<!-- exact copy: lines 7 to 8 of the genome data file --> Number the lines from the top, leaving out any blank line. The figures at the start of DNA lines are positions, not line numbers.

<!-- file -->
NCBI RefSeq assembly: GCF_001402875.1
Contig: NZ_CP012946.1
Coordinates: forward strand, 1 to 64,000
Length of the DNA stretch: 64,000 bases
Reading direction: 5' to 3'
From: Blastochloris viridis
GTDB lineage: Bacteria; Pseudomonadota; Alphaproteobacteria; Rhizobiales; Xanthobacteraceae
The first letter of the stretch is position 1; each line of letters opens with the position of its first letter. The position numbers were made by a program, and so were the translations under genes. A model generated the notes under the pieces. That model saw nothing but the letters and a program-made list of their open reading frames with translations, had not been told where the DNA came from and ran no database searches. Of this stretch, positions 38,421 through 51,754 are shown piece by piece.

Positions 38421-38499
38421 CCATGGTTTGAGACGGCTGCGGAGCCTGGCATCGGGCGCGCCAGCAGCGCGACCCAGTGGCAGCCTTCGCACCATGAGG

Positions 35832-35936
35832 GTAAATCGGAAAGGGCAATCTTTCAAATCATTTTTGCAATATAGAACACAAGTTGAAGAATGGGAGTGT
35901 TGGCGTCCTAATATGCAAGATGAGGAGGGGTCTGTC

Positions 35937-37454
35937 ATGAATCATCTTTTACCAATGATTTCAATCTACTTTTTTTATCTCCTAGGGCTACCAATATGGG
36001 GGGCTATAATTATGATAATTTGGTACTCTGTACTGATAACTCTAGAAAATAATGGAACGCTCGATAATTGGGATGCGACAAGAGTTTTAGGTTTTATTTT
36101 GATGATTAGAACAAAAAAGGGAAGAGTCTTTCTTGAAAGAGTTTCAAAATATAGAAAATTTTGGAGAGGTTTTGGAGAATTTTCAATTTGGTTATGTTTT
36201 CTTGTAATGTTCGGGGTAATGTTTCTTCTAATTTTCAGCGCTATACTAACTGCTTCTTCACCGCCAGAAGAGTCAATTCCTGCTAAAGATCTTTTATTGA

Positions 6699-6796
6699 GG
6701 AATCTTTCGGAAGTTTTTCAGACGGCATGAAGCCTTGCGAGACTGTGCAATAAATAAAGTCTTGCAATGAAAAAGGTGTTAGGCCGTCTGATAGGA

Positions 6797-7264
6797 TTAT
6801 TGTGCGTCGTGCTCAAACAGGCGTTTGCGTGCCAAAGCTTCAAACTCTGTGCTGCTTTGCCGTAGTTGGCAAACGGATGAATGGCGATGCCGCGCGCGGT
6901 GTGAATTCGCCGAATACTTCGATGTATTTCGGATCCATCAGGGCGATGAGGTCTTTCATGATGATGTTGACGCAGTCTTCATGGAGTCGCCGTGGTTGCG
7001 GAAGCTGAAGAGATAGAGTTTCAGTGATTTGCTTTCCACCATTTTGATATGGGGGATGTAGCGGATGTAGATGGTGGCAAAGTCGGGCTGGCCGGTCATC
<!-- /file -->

GTDB lineage: Bacteria; Pseudomonadota; Alphaproteobacteria; Rhizobiales; Xanthobacteraceae
The first letter of the stretch is position 1; each line of letters opens with the position of its first letter. The position numbers were made by a program, and so were the translations under genes. A model generated the notes under the pieces. That model saw nothing but the letters and a program-made list of their open reading frames with translations, had not been told where the DNA came from and ran no database searches. Of this stretch, positions 38,421 through 51,754 are shown piece by piece.